Evicting a tenant is one of those parts of managing a property that no one enjoys. As a Volunteer, you should know the ground rules in your State. VerticalRent has done the research and compiled the guidelines for you. Knowing the rules specific to the state of Tennessee can go a long way toward making the eviction process more bearable for you and the tenant. In this quick guide, we will outline the grounds in which you may evict a tenant. Several reasons can lead to an eviction, but the most common is non-payment of rent and breach of lease agreement. Let’s take a look.
On what grounds may you evict a tenant?
Tennessee law provides several provisions in which a tenant may be evicted, including the following:
- Non-payment of rent
- Breach of lease
- Expiration of lease term
- Abandonment of the property
- Illegal activities
- Safety Issues
How do I start the process?
Written notice must be provided to the tenant advising that eviction will occur in 30 days unless the tenant complies with the terms of the lease within 14 days. To be a valid notification, the tenant must receive notice in one of the three ways:
- certified mail
- posting on the rental property
- hand delivery to the tenant (service)
What happens next?
Once written notice has been provided, the you may then file suit in the county where the property is situated with the general sessions court. You may then choose your desired court date, although it is likely to be a few weeks or months into the future. The tenant must be provided with a written copy of the filing.
Once the hearing takes place, if you are successful, the tenant has 10 days in which to appeal the decision. If this happens, you will be required to file an appeal bond in order to continue with the matter.
Once the appeal period has passed, you must file a Writ of Possession, which legally returns the property back to you. You will then typically be able to physically evict the tenant and their belongings within two to three days, with sheriff assistance, if necessary.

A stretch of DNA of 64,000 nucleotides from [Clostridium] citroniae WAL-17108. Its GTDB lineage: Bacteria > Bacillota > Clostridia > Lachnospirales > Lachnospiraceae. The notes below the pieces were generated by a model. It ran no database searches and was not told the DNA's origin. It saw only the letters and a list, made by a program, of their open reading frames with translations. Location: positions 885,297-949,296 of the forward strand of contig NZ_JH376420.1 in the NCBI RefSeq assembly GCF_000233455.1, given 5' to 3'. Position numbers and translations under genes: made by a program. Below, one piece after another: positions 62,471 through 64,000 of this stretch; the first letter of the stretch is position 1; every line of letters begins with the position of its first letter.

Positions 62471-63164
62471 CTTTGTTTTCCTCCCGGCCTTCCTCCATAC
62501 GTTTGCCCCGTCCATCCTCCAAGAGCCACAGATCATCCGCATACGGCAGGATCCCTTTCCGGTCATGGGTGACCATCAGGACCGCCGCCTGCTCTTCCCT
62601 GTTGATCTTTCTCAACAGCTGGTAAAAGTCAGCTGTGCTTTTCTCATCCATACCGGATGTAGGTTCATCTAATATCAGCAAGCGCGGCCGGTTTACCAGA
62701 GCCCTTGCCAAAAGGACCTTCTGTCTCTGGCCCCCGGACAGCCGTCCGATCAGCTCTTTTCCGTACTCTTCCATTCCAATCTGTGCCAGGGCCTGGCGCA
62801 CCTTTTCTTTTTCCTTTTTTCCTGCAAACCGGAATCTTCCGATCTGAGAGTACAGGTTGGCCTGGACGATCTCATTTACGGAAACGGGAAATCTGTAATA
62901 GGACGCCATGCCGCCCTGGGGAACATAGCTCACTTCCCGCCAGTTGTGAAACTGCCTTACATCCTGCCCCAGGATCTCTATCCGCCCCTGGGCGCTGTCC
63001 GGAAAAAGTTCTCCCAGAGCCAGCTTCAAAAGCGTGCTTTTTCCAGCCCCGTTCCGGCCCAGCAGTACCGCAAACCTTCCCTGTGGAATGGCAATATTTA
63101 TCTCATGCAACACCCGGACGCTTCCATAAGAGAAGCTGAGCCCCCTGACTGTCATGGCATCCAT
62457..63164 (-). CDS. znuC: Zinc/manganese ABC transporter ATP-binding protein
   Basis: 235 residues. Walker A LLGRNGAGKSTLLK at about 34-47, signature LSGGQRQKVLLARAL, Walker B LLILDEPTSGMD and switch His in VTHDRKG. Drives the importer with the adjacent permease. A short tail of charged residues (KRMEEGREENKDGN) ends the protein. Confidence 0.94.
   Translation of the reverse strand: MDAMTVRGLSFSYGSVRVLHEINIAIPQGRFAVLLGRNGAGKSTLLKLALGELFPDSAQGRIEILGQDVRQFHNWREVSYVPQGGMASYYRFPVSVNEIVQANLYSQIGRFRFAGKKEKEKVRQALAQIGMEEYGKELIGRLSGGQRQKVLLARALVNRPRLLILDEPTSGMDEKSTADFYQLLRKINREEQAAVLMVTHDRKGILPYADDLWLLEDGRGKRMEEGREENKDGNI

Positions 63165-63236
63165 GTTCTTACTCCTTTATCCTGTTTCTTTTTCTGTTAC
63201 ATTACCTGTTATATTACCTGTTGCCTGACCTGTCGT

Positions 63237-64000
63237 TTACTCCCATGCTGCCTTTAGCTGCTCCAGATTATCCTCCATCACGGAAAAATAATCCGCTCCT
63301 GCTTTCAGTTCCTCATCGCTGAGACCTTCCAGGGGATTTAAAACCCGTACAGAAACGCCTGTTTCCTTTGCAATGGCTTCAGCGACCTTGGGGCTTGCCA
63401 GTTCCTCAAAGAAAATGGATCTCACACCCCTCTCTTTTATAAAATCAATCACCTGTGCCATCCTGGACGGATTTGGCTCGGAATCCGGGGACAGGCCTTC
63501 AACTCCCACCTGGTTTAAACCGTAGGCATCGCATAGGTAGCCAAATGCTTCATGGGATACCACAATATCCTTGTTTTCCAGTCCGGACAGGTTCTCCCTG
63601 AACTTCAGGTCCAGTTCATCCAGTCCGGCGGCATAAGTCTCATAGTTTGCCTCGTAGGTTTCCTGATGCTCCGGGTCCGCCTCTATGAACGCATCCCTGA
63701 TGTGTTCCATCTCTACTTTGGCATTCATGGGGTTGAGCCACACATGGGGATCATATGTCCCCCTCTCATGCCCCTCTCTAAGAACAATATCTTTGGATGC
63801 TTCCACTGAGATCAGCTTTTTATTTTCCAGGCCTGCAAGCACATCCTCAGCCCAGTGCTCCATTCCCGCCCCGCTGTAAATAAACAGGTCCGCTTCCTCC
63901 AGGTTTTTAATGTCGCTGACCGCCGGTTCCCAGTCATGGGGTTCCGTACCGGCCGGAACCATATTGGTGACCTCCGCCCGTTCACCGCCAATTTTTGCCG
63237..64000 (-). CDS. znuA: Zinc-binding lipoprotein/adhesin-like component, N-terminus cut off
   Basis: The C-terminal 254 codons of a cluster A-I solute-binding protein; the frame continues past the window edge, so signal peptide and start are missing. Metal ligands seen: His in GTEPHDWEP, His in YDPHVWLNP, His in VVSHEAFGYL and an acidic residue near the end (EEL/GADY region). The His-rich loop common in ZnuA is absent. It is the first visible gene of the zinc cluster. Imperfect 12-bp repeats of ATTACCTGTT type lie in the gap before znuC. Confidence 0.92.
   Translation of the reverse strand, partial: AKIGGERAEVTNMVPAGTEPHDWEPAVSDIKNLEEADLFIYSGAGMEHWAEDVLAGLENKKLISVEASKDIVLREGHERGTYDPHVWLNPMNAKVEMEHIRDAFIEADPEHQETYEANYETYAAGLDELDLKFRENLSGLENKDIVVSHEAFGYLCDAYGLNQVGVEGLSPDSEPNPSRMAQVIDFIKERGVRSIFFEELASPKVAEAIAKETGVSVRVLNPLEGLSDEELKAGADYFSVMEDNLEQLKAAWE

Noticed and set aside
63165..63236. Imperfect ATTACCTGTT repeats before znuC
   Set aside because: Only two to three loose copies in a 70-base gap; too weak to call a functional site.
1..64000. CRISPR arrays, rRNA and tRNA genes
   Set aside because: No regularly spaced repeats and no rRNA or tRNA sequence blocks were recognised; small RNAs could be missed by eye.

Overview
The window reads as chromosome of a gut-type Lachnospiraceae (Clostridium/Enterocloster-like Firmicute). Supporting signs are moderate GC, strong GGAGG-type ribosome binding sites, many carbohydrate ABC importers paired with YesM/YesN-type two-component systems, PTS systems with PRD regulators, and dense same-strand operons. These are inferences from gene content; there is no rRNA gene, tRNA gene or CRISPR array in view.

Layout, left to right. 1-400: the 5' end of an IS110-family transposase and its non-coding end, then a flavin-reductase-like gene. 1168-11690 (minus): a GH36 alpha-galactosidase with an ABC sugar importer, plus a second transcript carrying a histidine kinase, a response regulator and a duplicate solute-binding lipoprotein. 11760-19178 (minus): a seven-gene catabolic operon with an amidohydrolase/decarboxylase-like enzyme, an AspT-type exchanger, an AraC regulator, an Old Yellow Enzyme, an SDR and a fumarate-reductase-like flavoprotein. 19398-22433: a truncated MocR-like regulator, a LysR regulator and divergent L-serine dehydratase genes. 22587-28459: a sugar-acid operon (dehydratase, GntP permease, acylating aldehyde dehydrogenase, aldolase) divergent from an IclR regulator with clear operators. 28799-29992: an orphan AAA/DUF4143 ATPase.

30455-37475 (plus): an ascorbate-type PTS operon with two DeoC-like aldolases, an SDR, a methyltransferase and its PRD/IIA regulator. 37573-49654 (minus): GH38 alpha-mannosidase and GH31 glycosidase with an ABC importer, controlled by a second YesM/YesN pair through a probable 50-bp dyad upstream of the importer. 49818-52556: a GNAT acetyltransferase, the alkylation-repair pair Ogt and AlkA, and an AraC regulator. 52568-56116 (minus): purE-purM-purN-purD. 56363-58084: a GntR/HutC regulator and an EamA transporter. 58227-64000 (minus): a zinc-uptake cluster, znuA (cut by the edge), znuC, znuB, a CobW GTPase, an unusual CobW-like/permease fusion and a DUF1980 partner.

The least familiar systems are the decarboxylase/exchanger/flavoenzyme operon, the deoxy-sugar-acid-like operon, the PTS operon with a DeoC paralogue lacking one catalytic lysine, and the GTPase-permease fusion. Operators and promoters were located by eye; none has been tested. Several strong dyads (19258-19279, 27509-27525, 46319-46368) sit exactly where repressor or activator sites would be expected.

The eviction process can be a long road, but knowing the steps that you need to take can ensure the process goes as smoothly as possible.
VerticalRent® is not a law firm, and the employees of VerticalRent® are not acting as your attorney.Our free eviction notice service is not a substitute for the sound advice of a local attorney, whom is familiar with your local laws and regulations.VerticalRent® cannot provide you with legal advice, nor are we permitted to engage in the practice of law.Therefore, we are prohibited from providing you with any sort of advice, opinion, explanation, or recommendation about your possible legal rights – which may include remedies, options, defenses, or the selection of landlord forms available on the VerticalRent platform.
Our platform is designed to provide landlords and property managers with an education portal to share ideas, connect with one another, screen applicants, collect rent online, advertise vacancies, and generate free landlord forms.To that extent, our blog and community often publishes general information on legal issues commonly encountered by landlords – such as evicting tenants.
Although VerticalRent takes every reasonably effort possible to ensure the accuracy of its consumer reports and landlord forms, we do not guarantee or warrant the information to be correct, complete, or up - to - date.The law changes rapidly in across the United States, from jurisdiction to jurisdiction.
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